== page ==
"Thimbleweed Park's creators know exactly what they're doing — Gilbert and Winnick are two of the genre's original architects, after all."
Thimbleweed Park, a multi-platform adventure game that ran a successful KickStarter campaign in 2014, is the first game by newly-minted studio Terrible Toybox. Thimbleweed Park's lead designers (and Terrible Toybox's founders) are Ron Gilbert and Gary Winnick, formerly of LucasArts. Gilbert and Winnick created Maniac Mansion and Secret of Monkey Island while at LucasArts, and Thimbleweed Park evokes the style, tone, and traditionalism of those two games and other adventure games of the genre's golden age.
The demo we played at E3 showcased three of Thimbleweed Park's five characters: detectives Angela Ray and Antonio Reyes, plus Ransome, an acerbic, unpleasant clown. Ray and Reyes are called to a crime scene with an unidentified corpse, eventually leading them to investigate the quaint town of Thimbleweed Park, a near-abandoned town that once held the largest pillow factory in the state. The 30-minute demo ended with Ransome receiving a gypsy curse and Angela being attacked by an unknown assailant. The dialog was sharp and consistently funny, particularly during a stand-up comedy scene where Ransome hurls crude insults towards audience members at the player's direction. It's impossible to tell at this time where the story in Thimbleweed Park is going, but the town clearly holds dark secrets that the complete game will explore in detail.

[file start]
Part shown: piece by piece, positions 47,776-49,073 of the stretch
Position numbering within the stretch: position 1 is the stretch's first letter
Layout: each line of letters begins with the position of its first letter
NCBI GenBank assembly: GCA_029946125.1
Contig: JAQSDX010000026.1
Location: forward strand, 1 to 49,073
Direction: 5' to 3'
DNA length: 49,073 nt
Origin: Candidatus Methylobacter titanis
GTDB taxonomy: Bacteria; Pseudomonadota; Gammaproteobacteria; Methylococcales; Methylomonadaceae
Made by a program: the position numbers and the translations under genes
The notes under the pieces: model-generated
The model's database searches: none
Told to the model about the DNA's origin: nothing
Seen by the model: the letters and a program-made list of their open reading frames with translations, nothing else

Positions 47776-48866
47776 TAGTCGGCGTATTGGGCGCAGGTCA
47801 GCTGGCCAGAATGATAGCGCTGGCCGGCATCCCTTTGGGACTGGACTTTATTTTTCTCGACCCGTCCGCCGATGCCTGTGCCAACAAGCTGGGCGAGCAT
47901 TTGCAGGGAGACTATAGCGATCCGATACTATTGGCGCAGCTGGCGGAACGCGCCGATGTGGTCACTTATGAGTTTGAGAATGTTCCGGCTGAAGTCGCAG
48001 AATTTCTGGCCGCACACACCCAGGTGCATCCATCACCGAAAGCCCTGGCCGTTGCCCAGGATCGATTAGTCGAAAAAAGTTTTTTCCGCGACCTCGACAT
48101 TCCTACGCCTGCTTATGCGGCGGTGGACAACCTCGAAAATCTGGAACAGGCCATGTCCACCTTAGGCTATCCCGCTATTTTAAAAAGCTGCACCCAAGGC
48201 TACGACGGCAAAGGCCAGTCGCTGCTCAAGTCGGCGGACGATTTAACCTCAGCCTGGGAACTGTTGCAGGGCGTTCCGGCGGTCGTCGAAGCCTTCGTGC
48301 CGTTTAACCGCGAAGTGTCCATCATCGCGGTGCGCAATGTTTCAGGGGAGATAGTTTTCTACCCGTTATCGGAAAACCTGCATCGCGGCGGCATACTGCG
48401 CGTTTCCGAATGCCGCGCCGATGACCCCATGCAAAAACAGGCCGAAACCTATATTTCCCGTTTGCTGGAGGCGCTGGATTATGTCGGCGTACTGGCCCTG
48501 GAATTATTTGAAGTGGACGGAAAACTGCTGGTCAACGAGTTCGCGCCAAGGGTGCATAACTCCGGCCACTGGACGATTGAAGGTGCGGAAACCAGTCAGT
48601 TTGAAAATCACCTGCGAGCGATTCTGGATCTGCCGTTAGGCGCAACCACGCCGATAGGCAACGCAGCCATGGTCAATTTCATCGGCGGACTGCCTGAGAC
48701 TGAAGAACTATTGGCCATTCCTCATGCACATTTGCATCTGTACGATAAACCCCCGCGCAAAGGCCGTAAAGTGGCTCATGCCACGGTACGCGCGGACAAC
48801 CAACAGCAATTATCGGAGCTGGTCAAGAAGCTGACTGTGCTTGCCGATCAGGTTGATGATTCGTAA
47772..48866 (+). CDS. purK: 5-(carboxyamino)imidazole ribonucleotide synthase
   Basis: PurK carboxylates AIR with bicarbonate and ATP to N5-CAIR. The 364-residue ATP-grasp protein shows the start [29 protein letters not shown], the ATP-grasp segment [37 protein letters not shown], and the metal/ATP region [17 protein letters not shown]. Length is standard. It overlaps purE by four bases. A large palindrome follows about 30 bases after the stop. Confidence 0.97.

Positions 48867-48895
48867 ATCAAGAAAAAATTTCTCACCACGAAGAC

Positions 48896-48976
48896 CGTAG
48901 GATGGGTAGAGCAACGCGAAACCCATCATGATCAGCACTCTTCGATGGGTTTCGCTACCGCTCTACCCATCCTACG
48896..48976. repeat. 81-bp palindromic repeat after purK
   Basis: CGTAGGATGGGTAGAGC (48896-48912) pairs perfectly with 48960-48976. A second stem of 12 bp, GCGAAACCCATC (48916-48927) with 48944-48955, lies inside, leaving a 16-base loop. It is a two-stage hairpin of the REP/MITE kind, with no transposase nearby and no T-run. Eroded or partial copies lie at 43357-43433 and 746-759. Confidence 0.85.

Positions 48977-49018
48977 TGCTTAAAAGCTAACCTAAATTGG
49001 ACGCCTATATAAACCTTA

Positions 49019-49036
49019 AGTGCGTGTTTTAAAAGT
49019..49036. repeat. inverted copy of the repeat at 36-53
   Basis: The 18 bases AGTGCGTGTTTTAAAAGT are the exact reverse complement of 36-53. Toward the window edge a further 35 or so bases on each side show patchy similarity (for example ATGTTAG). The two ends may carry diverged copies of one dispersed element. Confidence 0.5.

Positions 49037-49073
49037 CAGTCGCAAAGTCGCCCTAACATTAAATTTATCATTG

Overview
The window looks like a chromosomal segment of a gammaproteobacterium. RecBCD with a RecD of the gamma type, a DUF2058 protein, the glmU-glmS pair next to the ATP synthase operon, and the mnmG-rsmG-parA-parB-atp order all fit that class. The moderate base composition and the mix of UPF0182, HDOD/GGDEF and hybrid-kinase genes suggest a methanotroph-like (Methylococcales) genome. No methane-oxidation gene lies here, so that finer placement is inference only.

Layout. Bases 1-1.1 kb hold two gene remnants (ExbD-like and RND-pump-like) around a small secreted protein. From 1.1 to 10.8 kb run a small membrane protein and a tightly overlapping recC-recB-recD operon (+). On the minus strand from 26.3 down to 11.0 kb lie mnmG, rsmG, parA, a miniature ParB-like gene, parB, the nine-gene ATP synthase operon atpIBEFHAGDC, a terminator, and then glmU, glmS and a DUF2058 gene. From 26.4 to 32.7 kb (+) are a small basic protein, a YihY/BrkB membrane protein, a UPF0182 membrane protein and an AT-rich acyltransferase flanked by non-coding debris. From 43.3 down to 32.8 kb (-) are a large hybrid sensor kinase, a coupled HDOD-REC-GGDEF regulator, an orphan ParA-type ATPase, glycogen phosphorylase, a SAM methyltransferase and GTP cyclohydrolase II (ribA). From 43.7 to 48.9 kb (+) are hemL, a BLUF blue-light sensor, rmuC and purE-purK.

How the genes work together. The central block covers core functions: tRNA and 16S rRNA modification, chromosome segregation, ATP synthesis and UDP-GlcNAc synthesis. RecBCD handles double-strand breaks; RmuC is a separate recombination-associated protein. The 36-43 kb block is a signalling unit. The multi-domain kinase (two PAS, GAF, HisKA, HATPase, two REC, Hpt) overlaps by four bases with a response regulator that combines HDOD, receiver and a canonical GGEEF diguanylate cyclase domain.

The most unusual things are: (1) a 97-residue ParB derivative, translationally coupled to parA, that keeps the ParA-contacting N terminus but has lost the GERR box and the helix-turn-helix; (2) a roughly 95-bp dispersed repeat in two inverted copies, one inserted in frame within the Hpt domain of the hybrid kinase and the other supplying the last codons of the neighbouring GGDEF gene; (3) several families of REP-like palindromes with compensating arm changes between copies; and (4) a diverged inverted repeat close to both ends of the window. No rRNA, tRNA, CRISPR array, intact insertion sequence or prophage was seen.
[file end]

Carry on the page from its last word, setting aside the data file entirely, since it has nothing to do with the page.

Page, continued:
There are six parallel plot lines in Thimbleweed Park: one "main" story centered on the town itself, and then five centered on each of the main characters. Players switch between characters via a menu, and the story moves along as players make discoveries and complete events using all five separately. After the main story wraps, players may continue playing as each of the five characters to close their individual story arcs. It's an interesting storytelling device, with each perspective illuminating a different side of the mystery and (presumably) not leaving any plot threads unresolved at game's end. The puzzles in the demo would fit perfectly in a game from 25 years ago — locate items in a 2D environment, examine notes for clues and insight, and throw your inventory items at the appropriate people and places.
The user interface in Thimbleweed Park shows nine commands in the lower-left of the screen and the available inventory for the current character in the lower right. Those commands should be familiar to players of classic adventure games (PICK UP, TALK TO, USE, etc.), and each version of the game accesses them differently: mouse clicks on the PC version, touches in the tablet version, and shoulder buttons on the console versions. The Terrible Toybox coder showing us the demo mentioned that UI accessibility can make or break the game, and making different control schemes that all felt right was particularly challenging.
Thimbleweed Park's creators know exactly what they're doing — Gilbert and Winnick are two of the genre's original architects, after all. Their design mantras included making Thimbleweed Park feel like an adventure game of a certain age; designing its gameplay with modern sensibilities baked into its pointing and clicking; and featuring puzzle solutions that are less obtuse than, say, removing a waterfall with a monkey and a pump. The demo we played meets those goals, and if the final product delivers a great story to match its intriguing start, Thimbleweed Park's backers should be satisfied indeed.